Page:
Who Is The Chinese Door God?-Menshen

The gates, doors, and thresholds of Chinese households have had special spiritual, cultural, and ritual attention since ancient times. For doors, the Chinese people had gods to whom they offered sacrifices and worshipped them. These gods were, and still are, highly respected and appreciated among the Chinese. If this is the first time you hear about Chinese door gods, this post will enlighten you about what and who these are and their history. So, to learn more about the Chinese door gods, keep reading.

What are door gods?


Chinese door gods, also known as the Men Shen, are figures in the Chinese culture who are worshipped and considered guardians of the entryways. They are believed to keep evil spirits away and protect the occupants of the building. Chinese door gods are typically in pairs, facing each other.

The Chinese door gods exist in two kinds; Literary door gods and Martial door gods. The Literary door gods, a.k.a civil door gods or inner door gods, are typically historical scholars usually placed inside the household on room doors. Civil door gods are believed to make guests feel at peace and balance the household.

The Chinese Martial door gods are typically generals and great fighters dressed in battle armor painted on gates believed to protect the building’s occupants from evil spirits. These gods usually face the guest as they enter and are respected and worshipped for their bravery, strength, trustworthiness, majestic weaponry, and loyalty.    

Door god history in China

Chinese door god

The Chinese door god history is believed to have begun during the Tang Dynasty (618-907AD) when, according to historians and Chinese legends, sacrifices were made to door spirits. During this time, Emperor Taizong was having nightmares and ordered portraits of Yuchi Gong and Qin Shubao attached to his doors to protect him. These gods became famous from this period to date for their divine protection.  

Years later, other gods were assigned rear doors and others temple doors. The Men Shen custom spread rapidly throughout China over the years, and today, during the New Year commemoration, the images of these gods are refurbished.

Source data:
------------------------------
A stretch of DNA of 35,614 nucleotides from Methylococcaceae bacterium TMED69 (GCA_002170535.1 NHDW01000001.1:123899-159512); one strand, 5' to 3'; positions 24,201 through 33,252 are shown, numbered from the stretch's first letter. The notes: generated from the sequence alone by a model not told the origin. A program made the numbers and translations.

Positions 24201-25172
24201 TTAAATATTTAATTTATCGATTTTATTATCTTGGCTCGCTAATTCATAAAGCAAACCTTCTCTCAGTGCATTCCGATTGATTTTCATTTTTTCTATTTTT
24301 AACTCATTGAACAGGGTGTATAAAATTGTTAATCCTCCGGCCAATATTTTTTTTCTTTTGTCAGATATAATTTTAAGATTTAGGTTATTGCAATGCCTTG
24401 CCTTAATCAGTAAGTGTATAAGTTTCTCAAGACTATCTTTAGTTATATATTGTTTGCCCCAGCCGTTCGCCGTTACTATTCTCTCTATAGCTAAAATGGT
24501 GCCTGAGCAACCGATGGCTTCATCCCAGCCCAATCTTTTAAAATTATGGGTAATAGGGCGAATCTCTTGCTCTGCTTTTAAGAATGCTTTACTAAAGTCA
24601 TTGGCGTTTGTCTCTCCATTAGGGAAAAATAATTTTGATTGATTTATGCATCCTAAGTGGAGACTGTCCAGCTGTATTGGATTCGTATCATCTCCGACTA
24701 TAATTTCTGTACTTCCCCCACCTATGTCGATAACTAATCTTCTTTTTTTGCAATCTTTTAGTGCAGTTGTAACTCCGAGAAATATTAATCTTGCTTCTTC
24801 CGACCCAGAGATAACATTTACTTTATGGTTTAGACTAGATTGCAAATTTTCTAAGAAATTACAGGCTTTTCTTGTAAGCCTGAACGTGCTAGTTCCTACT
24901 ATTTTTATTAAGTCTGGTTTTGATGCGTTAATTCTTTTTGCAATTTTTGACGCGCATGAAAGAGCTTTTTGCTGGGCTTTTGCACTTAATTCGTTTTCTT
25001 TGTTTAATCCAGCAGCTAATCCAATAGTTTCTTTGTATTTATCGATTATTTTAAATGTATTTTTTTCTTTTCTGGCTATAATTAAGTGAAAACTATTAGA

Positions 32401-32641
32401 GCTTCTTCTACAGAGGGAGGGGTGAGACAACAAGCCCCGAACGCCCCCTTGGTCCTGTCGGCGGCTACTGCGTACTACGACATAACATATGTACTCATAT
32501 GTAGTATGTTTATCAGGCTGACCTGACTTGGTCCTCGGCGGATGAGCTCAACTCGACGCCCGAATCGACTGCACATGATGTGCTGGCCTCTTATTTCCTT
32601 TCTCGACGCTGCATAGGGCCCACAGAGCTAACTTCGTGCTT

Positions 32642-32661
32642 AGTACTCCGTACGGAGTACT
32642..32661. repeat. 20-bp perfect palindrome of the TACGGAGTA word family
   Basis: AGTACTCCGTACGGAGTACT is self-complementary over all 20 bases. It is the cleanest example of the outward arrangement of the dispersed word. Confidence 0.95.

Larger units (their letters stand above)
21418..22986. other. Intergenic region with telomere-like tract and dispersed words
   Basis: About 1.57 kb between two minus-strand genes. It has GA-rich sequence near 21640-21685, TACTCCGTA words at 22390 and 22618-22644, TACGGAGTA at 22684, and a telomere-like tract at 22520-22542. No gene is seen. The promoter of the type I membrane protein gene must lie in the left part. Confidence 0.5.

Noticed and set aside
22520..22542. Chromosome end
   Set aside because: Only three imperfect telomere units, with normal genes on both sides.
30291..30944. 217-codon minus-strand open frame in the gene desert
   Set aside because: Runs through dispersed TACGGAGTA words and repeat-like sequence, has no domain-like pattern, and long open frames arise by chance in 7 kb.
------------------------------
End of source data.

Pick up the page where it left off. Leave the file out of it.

Who is the Chinese door god?

door god

There are numerous Chinese door gods, both real and mythological; all believed to ward off evil spirits and welcome good fortune. These gods were worshipped during different times in ancient China. Some of the most popular Chinese door gods were; “Shen Tu and Yu Lu,” “Guan U and Guan Sheng,” “Weichi Gong and Qin Qiong,” and “Zhong Kui,” who were all Martial door gods. Some of the most famous Literary Chinese door gods included “Don Yujun” and “Fu, Lu, and Shou.”

Other Chinese door gods were; “Wei Zheng and Xu Maogong,” who were early Tang officials, “Mu Guiying and Qin Liangyu,” who were generals under Ming; and “Shenshu,” the earliest recognized god.


Chinese door gods were believed to protect the occupants of a household and were highly respected and honored during ancient Chinese times. Today, these gods are still honored and are typically printed and pasted on doors or sculpted into statues and placed on either side of an entrance. Door gods are still a crucial part of modern Chinese custom.  

2 thoughts on “Who Is The Chinese Door God?-Menshen”

  1. Ni Hao Yelang,
    it is a very interesting article about the chinese door gods. I lived myself in China for several years and were lucky to get in the posession of a pair of real terracotta or even ceramic ( with glaze ) door gods. I got them in Wuhan back the days..but not from a market but I found them in an old lane-hopuse (chinese and not french style) 600 m2 with inner free garden. And those gods protected the house. LAter I was able to purchase them from the owner.
    Now I like to understand if they are real and from what time? I did quite an extensive research and found out that they represent Qin Shu-bao and Yu-chi Gong form the Sui-Tang dynasty. But I assume they got produced maybe in Ming or Qing dynasty. ? Could we catch up?
    Thx Brian

Leave a Comment

Your email address will not be published. Required fields are marked *

Scroll to Top